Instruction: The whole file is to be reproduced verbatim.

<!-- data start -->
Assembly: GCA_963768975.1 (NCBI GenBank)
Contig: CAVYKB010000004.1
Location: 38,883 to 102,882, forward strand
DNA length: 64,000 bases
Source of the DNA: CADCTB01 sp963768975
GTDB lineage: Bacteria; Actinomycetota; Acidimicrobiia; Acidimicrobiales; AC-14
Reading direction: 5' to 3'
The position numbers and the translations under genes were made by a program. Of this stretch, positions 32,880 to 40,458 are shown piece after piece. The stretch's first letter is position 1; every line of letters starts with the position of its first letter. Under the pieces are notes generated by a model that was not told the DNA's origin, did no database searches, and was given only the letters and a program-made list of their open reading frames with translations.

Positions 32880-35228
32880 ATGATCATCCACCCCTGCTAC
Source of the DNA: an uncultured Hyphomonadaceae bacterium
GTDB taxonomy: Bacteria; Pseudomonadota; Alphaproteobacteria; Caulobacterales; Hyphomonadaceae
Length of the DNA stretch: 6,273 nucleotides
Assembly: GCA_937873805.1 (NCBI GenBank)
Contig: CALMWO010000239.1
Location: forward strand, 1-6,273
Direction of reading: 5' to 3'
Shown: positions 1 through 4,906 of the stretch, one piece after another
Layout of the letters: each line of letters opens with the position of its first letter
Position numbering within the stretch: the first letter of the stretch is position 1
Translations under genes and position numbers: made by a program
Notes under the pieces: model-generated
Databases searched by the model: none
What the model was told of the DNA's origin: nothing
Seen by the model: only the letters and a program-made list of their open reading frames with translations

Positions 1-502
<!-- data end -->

Assembly: GCA_963768975.1 (NCBI GenBank)
Contig: CAVYKB010000004.1
Location: 38,883 to 102,882, forward strand
DNA length: 64,000 bases
Source of the DNA: CADCTB01 sp963768975
GTDB lineage: Bacteria; Actinomycetota; Acidimicrobiia; Acidimicrobiales; AC-14
Reading direction: 5' to 3'
The position numbers and the translations under genes were made by a program. Of this stretch, positions 32,880 to 40,458 are shown piece after piece. The stretch's first letter is position 1; every line of letters starts with the position of its first letter. Under the pieces are notes generated by a model that was not told the DNA's origin, did no database searches, and was given only the letters and a program-made list of their open reading frames with translations.

Positions 32880-35228
32880 ATGATCATCCACCCCTGCTAC
Source of the DNA: an uncultured Hyphomonadaceae bacterium
GTDB taxonomy: Bacteria; Pseudomonadota; Alphaproteobacteria; Caulobacterales; Hyphomonadaceae
Length of the DNA stretch: 6,273 nucleotides
Assembly: GCA_937873805.1 (NCBI GenBank)
Contig: CALMWO010000239.1
Location: forward strand, 1-6,273
Direction of reading: 5' to 3'
Shown: positions 1 through 4,906 of the stretch, one piece after another
Layout of the letters: each line of letters opens with the position of its first letter
Position numbering within the stretch: the first letter of the stretch is position 1
Translations under genes and position numbers: made by a program
Notes under the pieces: model-generated
Databases searched by the model: none
What the model was told of the DNA's origin: nothing
Seen by the model: only the letters and a program-made list of their open reading frames with translations

Positions 1-502